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Life course determinants of insulin secretion and sensitivity at age 50 years: the Newcastle Thousand Families Study

Lookup NU author(s): Professor Mark PearceORCiD, Professor Nigel Unwin, Professor Louise Parker, Emeritus Professor Sir George Sir George Alberti


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BACKGROUND: Suboptimal nutrition during fetal life and infancy is suggested to increase insulin resistance in adulthood. This study investigated the proportion of variance in insulin secretion and resistance accounted for by factors operating at different stages of life using a cohort of all 1142 births in the city of Newcastle, UK in May and June 1947. METHODS: Detailed information was collected prospectively during childhood, including birth weight, growth and socio-economic circumstances. At age 50, 412 study members attended for clinical examination. Fasting and 30-min plasma insulin and glucose levels were determined and HOMA-IR and insulin secretion derived. RESULTS: Birth weight was not a significant predictor of HOMA-IR after adjustment for percent body-fat and waist-hip ratio. Duration of breastfeeding was significantly negatively associated with HOMA-IR in men. For both genders, fetal life explained directly little variation in either HOMA-IR or insulin secretion (0.1-5.6%). Compared to early life, adult lifestyle and body composition directly explained larger proportions of the variances for insulin secretion and HOMA-IR for men (11 and 22% respectively) and women (5.9 and 34%). CONCLUSIONS: Insulin secretion is largely unexplained by these data. For insulin resistance, the evidence suggests a limited impact of early life and a larger impact of adult factors. Copyright 2005 John Wiley & Sons, Ltd.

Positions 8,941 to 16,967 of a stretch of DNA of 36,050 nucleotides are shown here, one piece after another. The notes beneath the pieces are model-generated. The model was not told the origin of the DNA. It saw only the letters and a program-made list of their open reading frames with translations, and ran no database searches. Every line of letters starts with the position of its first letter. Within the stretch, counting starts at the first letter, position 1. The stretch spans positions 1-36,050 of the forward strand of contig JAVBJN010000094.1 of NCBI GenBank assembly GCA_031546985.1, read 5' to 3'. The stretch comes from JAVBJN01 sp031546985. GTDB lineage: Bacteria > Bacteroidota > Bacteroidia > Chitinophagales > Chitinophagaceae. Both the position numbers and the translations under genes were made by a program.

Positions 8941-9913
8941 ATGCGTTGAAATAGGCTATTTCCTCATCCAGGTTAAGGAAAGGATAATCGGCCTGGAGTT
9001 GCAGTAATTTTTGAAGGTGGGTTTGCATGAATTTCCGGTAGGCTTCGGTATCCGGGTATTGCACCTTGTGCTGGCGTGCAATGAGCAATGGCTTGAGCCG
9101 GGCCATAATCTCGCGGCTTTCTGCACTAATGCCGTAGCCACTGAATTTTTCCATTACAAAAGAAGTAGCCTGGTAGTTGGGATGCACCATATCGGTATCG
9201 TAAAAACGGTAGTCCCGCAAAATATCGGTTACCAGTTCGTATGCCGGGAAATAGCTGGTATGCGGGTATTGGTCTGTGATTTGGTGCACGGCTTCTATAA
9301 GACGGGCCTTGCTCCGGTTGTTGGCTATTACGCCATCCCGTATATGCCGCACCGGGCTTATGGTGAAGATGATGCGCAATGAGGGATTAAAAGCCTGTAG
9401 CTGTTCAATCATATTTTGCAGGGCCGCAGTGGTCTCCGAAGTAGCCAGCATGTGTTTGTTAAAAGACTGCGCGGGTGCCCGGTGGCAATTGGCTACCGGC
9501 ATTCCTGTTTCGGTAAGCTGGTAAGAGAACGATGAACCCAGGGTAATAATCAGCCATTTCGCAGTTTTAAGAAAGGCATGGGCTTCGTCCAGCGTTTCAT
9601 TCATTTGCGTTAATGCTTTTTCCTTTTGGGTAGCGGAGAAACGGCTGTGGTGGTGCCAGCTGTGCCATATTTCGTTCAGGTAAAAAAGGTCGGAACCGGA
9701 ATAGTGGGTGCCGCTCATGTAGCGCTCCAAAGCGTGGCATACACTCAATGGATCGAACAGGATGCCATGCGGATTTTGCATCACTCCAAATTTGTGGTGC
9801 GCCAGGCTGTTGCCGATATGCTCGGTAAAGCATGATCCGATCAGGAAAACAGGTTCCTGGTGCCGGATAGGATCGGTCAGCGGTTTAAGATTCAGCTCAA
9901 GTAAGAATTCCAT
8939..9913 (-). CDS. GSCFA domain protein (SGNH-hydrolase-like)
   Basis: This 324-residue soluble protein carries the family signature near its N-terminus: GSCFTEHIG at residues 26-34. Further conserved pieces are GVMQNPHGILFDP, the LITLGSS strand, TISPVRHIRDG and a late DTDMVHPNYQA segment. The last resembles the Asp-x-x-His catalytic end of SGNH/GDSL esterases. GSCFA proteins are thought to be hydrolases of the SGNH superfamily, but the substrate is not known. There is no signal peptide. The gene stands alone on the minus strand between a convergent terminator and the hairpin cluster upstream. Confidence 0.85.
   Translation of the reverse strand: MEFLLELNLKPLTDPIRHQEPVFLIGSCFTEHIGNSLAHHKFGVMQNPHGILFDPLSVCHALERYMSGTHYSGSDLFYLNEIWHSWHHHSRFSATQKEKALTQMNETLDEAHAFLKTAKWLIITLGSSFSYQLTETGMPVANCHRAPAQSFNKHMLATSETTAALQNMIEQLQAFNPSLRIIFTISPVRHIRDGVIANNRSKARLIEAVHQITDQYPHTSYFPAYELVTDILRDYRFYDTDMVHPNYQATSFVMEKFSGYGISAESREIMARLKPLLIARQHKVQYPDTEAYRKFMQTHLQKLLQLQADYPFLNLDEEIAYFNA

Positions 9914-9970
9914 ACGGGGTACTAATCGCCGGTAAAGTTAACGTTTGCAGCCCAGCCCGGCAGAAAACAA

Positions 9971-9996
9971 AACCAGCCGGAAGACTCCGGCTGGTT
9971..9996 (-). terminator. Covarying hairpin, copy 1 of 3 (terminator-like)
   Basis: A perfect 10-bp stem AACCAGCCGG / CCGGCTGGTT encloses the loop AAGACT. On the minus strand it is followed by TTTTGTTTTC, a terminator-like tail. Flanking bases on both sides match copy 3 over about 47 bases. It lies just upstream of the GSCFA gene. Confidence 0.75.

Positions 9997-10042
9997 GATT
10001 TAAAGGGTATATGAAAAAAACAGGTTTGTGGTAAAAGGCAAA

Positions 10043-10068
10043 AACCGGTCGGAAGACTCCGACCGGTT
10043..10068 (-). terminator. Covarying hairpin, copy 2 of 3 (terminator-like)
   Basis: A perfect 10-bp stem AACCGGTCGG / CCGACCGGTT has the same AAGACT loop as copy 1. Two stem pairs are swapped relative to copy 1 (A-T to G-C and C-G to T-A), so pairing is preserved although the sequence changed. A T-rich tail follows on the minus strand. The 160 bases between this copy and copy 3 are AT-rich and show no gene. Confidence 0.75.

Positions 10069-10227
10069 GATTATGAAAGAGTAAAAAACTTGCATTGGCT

Publication metadata

Author(s): Pearce MS, Unwin NC, Parker L, Alberti KGMM

Publication type: Article

Publication status: Published

Journal: Diabetes/Metabolism Research Reviews

Year: 2006

Volume: 22

Issue: 2

Pages: 118-125

ISSN (print): 1520-7552

ISSN (electronic): 1520-7560

Publisher: John Wiley & Sons Ltd.


DOI: 10.1002/dmrr.573


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